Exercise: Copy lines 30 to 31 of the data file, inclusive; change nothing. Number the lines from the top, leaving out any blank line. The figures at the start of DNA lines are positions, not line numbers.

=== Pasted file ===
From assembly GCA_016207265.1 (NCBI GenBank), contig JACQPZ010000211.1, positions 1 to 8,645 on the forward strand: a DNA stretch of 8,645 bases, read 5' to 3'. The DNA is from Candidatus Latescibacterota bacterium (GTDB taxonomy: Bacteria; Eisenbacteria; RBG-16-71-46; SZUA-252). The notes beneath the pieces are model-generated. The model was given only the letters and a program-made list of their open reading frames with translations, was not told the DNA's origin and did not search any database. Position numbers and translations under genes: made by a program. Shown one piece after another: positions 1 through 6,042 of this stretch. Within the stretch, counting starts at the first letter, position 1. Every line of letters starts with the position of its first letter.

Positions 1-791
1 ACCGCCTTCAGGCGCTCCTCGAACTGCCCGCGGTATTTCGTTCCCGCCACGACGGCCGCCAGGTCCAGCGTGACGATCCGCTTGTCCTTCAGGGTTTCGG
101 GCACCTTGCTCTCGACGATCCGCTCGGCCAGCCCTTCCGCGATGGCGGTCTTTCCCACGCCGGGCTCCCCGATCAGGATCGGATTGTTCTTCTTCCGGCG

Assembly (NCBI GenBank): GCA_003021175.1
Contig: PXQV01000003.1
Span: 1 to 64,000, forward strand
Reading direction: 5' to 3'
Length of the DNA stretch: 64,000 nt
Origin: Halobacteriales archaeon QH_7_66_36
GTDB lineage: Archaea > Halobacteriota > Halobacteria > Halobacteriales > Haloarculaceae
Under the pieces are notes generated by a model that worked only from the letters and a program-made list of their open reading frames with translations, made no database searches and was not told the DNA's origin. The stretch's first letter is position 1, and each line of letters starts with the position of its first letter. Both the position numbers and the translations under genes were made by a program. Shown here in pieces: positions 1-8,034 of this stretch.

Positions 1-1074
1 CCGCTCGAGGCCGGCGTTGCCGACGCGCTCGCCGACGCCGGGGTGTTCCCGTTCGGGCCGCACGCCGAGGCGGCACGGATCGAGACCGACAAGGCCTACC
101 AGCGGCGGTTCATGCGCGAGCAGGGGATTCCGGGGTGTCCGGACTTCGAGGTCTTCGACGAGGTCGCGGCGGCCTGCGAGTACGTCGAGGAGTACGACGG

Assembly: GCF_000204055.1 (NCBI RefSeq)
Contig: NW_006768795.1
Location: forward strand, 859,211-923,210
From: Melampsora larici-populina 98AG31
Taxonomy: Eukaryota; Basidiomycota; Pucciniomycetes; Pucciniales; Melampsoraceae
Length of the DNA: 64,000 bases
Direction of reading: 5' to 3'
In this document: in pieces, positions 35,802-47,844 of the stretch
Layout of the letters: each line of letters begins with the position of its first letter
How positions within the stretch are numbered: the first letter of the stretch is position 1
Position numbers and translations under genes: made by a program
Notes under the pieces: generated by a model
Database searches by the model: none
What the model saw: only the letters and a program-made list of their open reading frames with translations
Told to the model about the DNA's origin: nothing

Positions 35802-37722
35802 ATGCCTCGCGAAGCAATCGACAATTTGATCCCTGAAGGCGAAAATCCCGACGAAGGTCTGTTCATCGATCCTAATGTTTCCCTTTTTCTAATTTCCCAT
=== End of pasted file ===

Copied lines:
Told to the model about the DNA's origin: nothing

Positions 35802-37722